medwireNews: Having blood pressure that is higher at night than during the day is associated with an increased mortality risk in people with diabetes, shows a 21-year study.
The researchers note that this reverse dipping pattern also predicts adverse outcomes in the general population, but stress its impact “may be greater” among people with diabetes, in whom the prevalence of reverse dipping is reportedly three to five times higher.
This highlights “the peculiar need of diabetic patients to be screened for dipping abnormalities,” write Domenico Tricò (University of Pisa, Italy) and team in Diabetes, Obesity and Metabolism.
The 349 study participants (81.4% with type 2 diabetes and 18.6% with type 1 diabetes) came from a larger cohort of people seen at a single center between 1999 and 2000. The average glycated hemoglobin level of the people with diabetes was 8.6% (70 mmol/mol) and they were an average of 57 years old.
Ambulatory blood pressure monitoring (ABPM) revealed that 48% of participants had a dipping pattern, whereby blood pressure was at least 10% lower at night than during the day, while 41% were non-dippers and 11% were reverse dippers.
The researchers note that nearly one in five people with non-dipping or reverse dipping patterns had masked hypertension, and neither this nor the abnormal dipping pattern would have been diagnosed had they not undergone ABPM.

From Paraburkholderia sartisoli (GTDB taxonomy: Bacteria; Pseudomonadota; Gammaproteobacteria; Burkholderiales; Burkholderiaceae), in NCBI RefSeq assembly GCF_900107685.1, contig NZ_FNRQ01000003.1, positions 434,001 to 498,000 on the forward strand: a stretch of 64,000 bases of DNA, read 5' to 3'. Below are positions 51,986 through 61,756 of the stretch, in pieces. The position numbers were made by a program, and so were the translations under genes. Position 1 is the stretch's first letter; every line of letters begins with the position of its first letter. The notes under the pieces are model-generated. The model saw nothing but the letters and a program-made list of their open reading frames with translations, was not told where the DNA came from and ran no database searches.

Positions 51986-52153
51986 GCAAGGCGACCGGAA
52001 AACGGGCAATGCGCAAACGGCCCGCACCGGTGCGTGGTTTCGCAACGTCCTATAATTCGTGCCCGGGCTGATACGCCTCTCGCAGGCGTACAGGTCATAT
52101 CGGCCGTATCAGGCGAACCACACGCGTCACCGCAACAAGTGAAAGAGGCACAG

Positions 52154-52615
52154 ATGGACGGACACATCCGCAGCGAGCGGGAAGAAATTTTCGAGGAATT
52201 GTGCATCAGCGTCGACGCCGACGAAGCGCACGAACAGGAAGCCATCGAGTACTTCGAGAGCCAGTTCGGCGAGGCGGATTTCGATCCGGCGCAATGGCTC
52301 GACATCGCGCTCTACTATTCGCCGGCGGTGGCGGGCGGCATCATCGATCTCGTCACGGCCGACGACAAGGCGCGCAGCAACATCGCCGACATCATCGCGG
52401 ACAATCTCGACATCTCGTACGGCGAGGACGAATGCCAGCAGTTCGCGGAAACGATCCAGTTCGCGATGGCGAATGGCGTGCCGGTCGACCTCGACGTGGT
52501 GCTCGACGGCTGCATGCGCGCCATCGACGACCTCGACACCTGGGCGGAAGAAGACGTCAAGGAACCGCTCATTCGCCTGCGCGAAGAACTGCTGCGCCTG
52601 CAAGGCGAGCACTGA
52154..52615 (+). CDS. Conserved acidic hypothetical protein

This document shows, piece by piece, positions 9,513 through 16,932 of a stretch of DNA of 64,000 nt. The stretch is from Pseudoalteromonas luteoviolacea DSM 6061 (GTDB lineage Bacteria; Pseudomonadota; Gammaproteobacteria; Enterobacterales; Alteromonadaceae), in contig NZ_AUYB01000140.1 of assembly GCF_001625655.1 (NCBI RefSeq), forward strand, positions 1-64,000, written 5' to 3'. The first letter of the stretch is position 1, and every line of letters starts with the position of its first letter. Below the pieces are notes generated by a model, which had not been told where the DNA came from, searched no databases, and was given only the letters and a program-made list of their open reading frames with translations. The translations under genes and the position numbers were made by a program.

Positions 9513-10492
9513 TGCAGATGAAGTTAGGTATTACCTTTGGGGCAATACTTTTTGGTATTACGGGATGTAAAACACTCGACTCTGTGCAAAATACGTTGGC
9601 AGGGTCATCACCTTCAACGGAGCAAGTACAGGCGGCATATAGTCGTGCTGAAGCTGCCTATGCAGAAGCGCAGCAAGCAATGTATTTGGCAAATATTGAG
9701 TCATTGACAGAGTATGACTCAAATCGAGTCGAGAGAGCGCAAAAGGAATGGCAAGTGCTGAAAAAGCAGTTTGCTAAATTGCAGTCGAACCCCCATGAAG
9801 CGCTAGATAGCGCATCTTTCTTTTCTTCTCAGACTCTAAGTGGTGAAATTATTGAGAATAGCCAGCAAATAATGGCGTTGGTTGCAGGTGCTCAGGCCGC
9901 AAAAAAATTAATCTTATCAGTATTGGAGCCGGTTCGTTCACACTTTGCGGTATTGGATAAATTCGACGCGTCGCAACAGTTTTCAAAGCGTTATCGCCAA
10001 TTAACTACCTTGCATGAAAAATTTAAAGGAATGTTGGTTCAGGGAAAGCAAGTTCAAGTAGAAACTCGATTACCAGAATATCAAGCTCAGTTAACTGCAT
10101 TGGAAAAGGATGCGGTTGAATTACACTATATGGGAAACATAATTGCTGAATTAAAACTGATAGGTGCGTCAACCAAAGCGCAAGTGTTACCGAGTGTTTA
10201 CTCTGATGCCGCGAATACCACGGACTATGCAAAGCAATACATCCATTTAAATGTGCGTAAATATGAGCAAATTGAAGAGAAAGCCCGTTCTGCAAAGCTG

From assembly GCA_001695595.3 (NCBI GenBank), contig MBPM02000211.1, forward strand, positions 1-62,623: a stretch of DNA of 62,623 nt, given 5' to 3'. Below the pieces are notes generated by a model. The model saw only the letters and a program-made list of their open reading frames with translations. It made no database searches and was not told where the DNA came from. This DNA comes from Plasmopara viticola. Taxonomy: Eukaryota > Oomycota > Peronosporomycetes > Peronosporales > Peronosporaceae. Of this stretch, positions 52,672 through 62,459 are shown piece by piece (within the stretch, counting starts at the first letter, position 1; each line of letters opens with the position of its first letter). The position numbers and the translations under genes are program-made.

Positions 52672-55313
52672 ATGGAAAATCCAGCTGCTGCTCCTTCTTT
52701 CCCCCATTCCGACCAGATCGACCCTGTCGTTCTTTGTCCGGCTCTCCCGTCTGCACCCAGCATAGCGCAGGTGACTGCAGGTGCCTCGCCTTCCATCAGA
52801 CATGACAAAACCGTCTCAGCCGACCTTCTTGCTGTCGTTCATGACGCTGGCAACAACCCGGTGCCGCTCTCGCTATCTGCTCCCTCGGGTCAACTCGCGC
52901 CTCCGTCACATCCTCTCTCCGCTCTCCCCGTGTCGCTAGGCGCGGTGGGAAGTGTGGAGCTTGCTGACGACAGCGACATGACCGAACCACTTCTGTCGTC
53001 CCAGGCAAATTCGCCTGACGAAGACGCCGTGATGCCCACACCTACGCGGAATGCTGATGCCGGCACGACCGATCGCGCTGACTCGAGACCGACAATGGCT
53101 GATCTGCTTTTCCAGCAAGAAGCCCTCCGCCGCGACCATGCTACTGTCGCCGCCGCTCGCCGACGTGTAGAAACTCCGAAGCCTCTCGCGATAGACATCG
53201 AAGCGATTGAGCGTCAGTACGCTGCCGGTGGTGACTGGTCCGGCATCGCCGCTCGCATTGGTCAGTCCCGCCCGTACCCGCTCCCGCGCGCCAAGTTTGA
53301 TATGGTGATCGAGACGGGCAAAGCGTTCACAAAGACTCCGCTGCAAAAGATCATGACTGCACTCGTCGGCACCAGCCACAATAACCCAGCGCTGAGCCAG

The prevalence of stage 3–4 kidney disease increased across the groups from dipping to non-dipping and reverse dipping (9, 14, and 22%, respectively) as did that of cardiac autonomic neuropathy (13, 21, and 41%). The prevalence of concentric left ventricular remodeling was similar in the dipping and non-dipping groups, at 68% and 65%, respectively, but was significantly increased in reverse dippers, at 88%.
During follow-up, the average overall survival time declined from 18.6 years in people with dipping blood pressure, to 17.5 years in non-dippers, and 16.1 years in reverse dippers, with the differences between the groups becoming clear from around 10 years of follow-up.
After accounting for factors such as age, glycemic control, and other blood pressure variables including medications, there was no significant difference in survival between people with non-dipping and dipping patterns.
By contrast, reverse dippers had a significantly increased risk for mortality of 2.5-fold relative to dippers and 1.9-fold compared with non-dippers.
“Altogether, our study findings suggest that reverse dipping is a more extreme phenotype of non-dipping, characterized by higher severity of autonomic dysfunction, increased risk of subclinical organ damage, and, above all, reduced survival probability,” say Tricò and team.
They conclude: “These findings corroborate the current recommendations to implement 24-hour ABPM as a risk stratification tool to identify abnormal [blood pressure] patterns in high and very-high risk populations, such as patients with long-standing diabetes.”
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